Come on Andover…..

A group in Andover, where my cousin is, has become so incensed by the behaviour of national political parties when it comes to local agendas, that they have set up a local group to contest the local elections in England on May 2nd. They are people who care locally and want a better deal locally. I wish them well in their endeavours, as it is about time the major and some would say infested political parties were ousted.

The Andover Alliance brings together a bunch of locals to try and set and influence policy locally, not based around the wishes of the few in Westminster.

Good Luck to them!

Can this be true?

Someone I follow posted a tweet about this piece in the Guardian. It details some findings about the use of social media.

At the heart of the piece is this discovery.

Guardian social media control

So this could be one of the biggest mass manipulations of the UK populace going on in front of everyone, but the underlying question is who is really behind this (in terms of the money financing it), and what is the real purpose for this? Is it an individual? Is it an organisation? Is it a foreign power?

It does support the assertions of Mark Zuckerberg that governments need to get off the fence and start to intervene. And please don’t think this is just a Facebook issue, because it is not.

It’s Cloudy Business….the second in a series for UKISUG – Musings on SAP

“I’ve got the answer to our IT challenges! Let’s move everything to the Cloud.” Sounds simple doesn’t it? Overnight, the challenges of keeping my data centres secure and operating, patching the servers, and ensuring hardware and software is updated, become a thing of the past. Oh, and my internal customers can have everything they want really quickly and cheaply as well.

I’ve heard this so many times from software and service salespeople, but also from the non-technical people within the businesses (who have been talking to a salesperson!).

So, is the Cloud ‘fake news’? Well, no…and yes. Without a doubt, Cloud should offer:

  1. Distinct advantages of scale – utilising the bigger is ‘better and cheaper’ principle.
  2. Increased focus on the business – you no longer have to worry about the technical side.
  3. Scalability and flexibility – the ability to easily ramp up and down to meet demand.
  4. Connectivity – operating in the Cloud should allow you to easily connect with others.

Sounds good so far? It really does, doesn’t it?

So, if you have decided Cloud is for you. How do you get there and what do you need to do? There are some really important questions that need to be asked in the following three areas:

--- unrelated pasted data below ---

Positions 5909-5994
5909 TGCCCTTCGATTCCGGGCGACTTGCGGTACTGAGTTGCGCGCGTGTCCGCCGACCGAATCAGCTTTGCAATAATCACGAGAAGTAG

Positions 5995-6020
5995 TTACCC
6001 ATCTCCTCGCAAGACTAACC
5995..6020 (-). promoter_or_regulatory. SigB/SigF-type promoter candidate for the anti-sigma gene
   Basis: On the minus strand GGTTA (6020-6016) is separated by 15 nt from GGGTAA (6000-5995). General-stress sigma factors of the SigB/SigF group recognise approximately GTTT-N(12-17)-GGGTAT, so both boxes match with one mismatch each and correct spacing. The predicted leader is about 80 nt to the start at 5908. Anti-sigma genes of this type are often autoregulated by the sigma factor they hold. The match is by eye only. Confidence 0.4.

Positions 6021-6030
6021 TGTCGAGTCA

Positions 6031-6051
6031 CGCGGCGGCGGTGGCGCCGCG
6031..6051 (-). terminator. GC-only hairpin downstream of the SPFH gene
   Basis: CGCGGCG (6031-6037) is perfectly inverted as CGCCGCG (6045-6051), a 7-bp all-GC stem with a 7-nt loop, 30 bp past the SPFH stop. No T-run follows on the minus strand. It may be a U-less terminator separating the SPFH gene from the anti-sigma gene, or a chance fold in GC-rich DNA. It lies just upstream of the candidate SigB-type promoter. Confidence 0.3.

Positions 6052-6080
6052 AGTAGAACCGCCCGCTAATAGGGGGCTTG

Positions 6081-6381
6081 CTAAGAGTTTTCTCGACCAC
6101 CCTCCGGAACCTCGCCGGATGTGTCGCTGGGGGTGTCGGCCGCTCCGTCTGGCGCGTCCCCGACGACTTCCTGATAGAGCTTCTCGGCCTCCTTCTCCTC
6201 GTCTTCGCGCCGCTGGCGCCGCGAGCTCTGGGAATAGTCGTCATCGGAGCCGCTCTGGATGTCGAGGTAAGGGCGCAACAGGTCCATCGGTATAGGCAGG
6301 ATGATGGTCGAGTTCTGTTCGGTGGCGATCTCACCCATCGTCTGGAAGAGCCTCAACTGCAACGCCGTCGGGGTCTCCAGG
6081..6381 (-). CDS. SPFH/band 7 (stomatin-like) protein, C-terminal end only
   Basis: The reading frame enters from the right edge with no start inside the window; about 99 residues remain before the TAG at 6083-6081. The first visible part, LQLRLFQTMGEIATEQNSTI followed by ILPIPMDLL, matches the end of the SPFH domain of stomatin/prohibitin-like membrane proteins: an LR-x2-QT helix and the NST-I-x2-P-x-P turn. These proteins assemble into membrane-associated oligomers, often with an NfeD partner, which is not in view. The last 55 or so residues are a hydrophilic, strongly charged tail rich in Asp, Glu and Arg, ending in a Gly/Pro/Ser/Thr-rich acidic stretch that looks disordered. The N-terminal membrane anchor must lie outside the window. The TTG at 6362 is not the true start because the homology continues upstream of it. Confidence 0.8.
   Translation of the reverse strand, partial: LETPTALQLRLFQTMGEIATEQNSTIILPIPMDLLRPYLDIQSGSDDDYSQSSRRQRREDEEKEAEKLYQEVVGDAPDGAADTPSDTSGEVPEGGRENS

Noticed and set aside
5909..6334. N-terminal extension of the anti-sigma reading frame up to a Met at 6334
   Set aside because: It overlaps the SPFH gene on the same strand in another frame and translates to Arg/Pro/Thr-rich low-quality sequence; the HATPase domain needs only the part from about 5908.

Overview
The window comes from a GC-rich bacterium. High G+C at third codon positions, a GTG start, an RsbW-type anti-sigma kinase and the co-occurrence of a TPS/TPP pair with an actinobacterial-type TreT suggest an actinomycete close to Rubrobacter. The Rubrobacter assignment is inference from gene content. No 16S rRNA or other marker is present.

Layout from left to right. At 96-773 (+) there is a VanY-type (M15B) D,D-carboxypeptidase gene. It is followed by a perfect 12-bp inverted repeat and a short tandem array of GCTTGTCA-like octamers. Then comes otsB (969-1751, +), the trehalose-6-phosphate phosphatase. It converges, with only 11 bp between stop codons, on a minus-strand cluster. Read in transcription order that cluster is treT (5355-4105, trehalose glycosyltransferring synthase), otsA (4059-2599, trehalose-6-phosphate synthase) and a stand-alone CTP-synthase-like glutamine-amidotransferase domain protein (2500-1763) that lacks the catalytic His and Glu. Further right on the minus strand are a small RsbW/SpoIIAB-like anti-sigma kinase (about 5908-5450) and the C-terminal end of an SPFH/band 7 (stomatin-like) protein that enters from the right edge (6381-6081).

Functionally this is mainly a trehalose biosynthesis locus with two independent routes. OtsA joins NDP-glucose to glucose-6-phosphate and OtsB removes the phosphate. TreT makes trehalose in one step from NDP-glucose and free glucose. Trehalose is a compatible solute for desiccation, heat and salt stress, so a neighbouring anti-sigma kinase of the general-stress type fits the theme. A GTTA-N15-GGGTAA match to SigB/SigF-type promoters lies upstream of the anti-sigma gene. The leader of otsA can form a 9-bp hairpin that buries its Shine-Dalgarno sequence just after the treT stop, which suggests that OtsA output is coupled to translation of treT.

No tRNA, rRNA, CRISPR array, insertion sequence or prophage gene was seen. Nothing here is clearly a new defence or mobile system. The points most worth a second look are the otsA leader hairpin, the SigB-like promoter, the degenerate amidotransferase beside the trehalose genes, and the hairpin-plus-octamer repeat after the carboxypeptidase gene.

Migration

Which of your existing solutions can you move, and when? Can all your essential functionality and also customised set-up be reproduced in the Cloud? Do you have to keep technical elements in-house for whatever reason? Can you go Public Cloud or do you need Private Cloud?

Cost

Is it really cheaper? Do you understand the costs of your operation now and in the future? What are the transition costs? Is there a business transformation (change) exercise to undertake as well? How are you moving the data? How much conversion needs to take place? What are your hardware asset write down costs? Is your existing on-premise solution fully depreciated? What are your staff reduction plan costs? Does your business model require a phased move or a big-bang? What’s the cost of connecting to other software solutions (especially ones not owned by your primary provider)?

Contracts

There are a number of questions you should ask when it comes your software contracts, and with Cloud it is no different – in fact, you should be asking more questions! Is there an exit clause allowing you to terminate in a controlled way and what is the cost? Are there data migration tools, both in and out? Who owns the data? What happens if the provider becomes insolvent? What is the uptime and downtime of the software (remember global time differences)? When and how are software updates released? Is the service you are buying guaranteed irrespective of the provider’s software changes? Where is the software housed? What are the penalties for service failure (a moot point because no service in this case is no business for you at all)? What is the licencing model and can it go up and down (and by that I mean all the way down)? How are price increases managed (you need to reflect this in your model)? Can you have any custom development and who owns the IP for this? What is the turnaround time for custom development and how is it charged both for development but also for licencing? What are the security warranties for the service? What’s the dispute process (don’t forget in this case the supplier literally holds the cards – they can just stop supply, and your business)? Make sure you have a procurement professional involved from the outset and prepare to bolster that person with good legal support.

This is just a list of starter questions, but my experience tells me the answers are not as clean or clear as you might expect, and that the sales team will definitely not know all the answers. Be prepared to demand that you have real experts demonstrate the benefits, and don’t ever rely on spoken undertakings. Make sure you see the things that are important to you, and bake them into your contracts. Remember every organisation is also now an IT organisation and you are handing its inner workings to someone else – it has to be right!

If you get the right answers that are documented – remember, ‘in God we trust, in others a piece of paper,’ then great – the Cloud becomes clear and sunny skies beckon!